GeoEye-1 Satellite Image (0.5 m) – Santorini, Greece
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Santorini is a volcanic island located in the southern Aegean Sea, about 200 km (120 mi) southeast from Greece’s mainland. It is the largest island of a small, circular archipelago which bears the same name.The municipality of Santorini is composed of the islands of Santorini, Therasia, and the uninhabited islands of Nea Kameni, Palaia Kameni, Aspronisi, and Christiana.
Santorini is essentially what remains of an enormous volcanic explosion, destroying the earliest settlements on what was formerly a single island, and leading to the creation of the current geological caldera. A giant central lagoon, more or less rectangular, and measuring about 12 by 7 km (7.5 by 4.3 mi), is surrounded by 300 m (980 ft) high steep cliffs on three sides. The island slopes downward from the cliffs to the surrounding Aegean Sea. On the fourth side, the lagoon is separated from the sea by another much smaller island called Therasia; the lagoon merges with the sea in two places, in the northwest and southwest. The island’s harbours all lie in the lagoon and there are no ports on the outer perimeter of the island; the capital, Fira, clings to the top of the cliff looking down on the lagoon.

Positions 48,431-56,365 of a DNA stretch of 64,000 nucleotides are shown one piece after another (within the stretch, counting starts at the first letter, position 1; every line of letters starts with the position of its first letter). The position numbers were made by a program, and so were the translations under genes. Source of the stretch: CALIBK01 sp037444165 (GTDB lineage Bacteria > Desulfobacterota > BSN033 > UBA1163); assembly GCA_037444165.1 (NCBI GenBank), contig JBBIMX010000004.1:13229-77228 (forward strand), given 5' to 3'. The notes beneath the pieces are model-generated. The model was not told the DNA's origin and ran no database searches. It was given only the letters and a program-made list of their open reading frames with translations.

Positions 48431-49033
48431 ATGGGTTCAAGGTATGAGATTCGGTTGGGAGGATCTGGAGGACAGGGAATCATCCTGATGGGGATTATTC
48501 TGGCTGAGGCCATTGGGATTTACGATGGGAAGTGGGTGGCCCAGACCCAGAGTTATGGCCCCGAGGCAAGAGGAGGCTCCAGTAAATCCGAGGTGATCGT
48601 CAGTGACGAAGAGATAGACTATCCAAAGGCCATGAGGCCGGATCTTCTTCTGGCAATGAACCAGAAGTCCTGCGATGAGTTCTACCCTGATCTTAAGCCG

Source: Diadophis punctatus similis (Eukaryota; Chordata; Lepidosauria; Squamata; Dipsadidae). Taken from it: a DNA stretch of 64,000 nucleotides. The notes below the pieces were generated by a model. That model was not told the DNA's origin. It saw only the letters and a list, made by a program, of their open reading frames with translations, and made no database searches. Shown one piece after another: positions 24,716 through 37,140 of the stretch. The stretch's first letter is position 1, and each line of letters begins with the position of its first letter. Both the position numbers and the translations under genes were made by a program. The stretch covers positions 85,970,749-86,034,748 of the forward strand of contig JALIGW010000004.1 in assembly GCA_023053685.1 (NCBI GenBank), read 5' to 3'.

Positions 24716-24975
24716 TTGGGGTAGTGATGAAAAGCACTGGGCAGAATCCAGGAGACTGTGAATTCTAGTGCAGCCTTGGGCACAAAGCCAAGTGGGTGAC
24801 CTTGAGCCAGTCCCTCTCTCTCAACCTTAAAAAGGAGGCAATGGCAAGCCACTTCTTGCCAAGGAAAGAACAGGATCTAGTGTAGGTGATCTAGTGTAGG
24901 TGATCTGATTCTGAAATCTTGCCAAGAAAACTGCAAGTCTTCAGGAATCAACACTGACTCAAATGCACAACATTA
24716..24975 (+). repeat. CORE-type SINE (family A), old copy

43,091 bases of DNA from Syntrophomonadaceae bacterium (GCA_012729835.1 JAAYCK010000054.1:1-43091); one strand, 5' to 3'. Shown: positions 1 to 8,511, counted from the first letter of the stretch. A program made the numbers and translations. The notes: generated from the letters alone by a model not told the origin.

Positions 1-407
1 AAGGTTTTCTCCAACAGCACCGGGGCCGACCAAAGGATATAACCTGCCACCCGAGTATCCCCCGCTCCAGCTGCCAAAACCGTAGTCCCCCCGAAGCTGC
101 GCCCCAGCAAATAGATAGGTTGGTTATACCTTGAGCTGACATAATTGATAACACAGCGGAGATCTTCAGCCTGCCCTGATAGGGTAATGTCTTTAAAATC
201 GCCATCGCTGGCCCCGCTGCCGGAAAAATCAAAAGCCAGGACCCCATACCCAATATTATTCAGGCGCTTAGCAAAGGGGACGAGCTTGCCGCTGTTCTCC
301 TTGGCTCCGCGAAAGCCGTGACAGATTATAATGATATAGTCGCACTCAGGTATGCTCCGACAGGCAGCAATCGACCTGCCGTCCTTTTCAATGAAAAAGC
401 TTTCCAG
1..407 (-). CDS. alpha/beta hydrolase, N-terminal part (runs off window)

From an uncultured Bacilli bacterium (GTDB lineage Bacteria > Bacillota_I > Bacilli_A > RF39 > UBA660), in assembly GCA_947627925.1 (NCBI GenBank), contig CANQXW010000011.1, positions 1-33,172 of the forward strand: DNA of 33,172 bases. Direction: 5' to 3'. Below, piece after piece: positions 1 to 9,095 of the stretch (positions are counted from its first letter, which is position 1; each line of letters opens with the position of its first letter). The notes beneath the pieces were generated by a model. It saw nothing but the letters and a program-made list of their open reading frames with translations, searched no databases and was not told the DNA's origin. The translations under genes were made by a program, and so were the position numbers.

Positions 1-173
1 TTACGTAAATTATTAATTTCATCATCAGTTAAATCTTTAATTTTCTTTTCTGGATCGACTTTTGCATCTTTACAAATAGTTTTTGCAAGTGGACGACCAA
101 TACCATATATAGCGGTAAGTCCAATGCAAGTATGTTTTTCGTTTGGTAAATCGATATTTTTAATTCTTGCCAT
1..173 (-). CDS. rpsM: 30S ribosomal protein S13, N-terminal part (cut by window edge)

The region first became volcanically active around 3–4 million years ago though volcanism on Thera began around 2 million years ago with the extrusion of dacitic lavas from vents around the region of Akrotiri.
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